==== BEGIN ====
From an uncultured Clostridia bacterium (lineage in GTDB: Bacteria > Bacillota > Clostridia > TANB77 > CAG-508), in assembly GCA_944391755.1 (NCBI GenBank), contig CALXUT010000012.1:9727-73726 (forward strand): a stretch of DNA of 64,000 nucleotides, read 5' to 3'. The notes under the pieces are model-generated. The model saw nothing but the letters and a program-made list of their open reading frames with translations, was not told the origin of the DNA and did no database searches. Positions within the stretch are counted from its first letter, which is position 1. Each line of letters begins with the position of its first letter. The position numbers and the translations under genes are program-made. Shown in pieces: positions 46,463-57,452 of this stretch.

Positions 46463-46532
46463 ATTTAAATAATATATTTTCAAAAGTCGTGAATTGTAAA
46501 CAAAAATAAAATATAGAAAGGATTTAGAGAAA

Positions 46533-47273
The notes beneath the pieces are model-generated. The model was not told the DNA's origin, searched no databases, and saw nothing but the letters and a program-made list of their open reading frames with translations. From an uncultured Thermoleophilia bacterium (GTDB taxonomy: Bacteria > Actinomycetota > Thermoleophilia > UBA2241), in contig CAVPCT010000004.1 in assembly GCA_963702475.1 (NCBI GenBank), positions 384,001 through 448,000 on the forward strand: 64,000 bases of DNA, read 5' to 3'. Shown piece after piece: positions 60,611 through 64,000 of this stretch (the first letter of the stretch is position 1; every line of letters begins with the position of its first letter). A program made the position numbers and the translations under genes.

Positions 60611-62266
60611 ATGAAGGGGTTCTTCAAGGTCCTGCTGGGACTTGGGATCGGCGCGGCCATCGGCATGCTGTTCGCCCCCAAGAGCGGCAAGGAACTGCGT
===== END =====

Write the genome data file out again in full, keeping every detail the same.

From an uncultured Clostridia bacterium (lineage in GTDB: Bacteria > Bacillota > Clostridia > TANB77 > CAG-508), in assembly GCA_944391755.1 (NCBI GenBank), contig CALXUT010000012.1:9727-73726 (forward strand): a stretch of DNA of 64,000 nucleotides, read 5' to 3'. The notes under the pieces are model-generated. The model saw nothing but the letters and a program-made list of their open reading frames with translations, was not told the origin of the DNA and did no database searches. Positions within the stretch are counted from its first letter, which is position 1. Each line of letters begins with the position of its first letter. The position numbers and the translations under genes are program-made. Shown in pieces: positions 46,463-57,452 of this stretch.

Positions 46463-46532
46463 ATTTAAATAATATATTTTCAAAAGTCGTGAATTGTAAA
46501 CAAAAATAAAATATAGAAAGGATTTAGAGAAA

Positions 46533-47273
The notes beneath the pieces are model-generated. The model was not told the DNA's origin, searched no databases, and saw nothing but the letters and a program-made list of their open reading frames with translations. From an uncultured Thermoleophilia bacterium (GTDB taxonomy: Bacteria > Actinomycetota > Thermoleophilia > UBA2241), in contig CAVPCT010000004.1 in assembly GCA_963702475.1 (NCBI GenBank), positions 384,001 through 448,000 on the forward strand: 64,000 bases of DNA, read 5' to 3'. Shown piece after piece: positions 60,611 through 64,000 of this stretch (the first letter of the stretch is position 1; every line of letters begins with the position of its first letter). A program made the position numbers and the translations under genes.

Positions 60611-62266
60611 ATGAAGGGGTTCTTCAAGGTCCTGCTGGGACTTGGGATCGGCGCGGCCATCGGCATGCTGTTCGCCCCCAAGAGCGGCAAGGAACTGCGT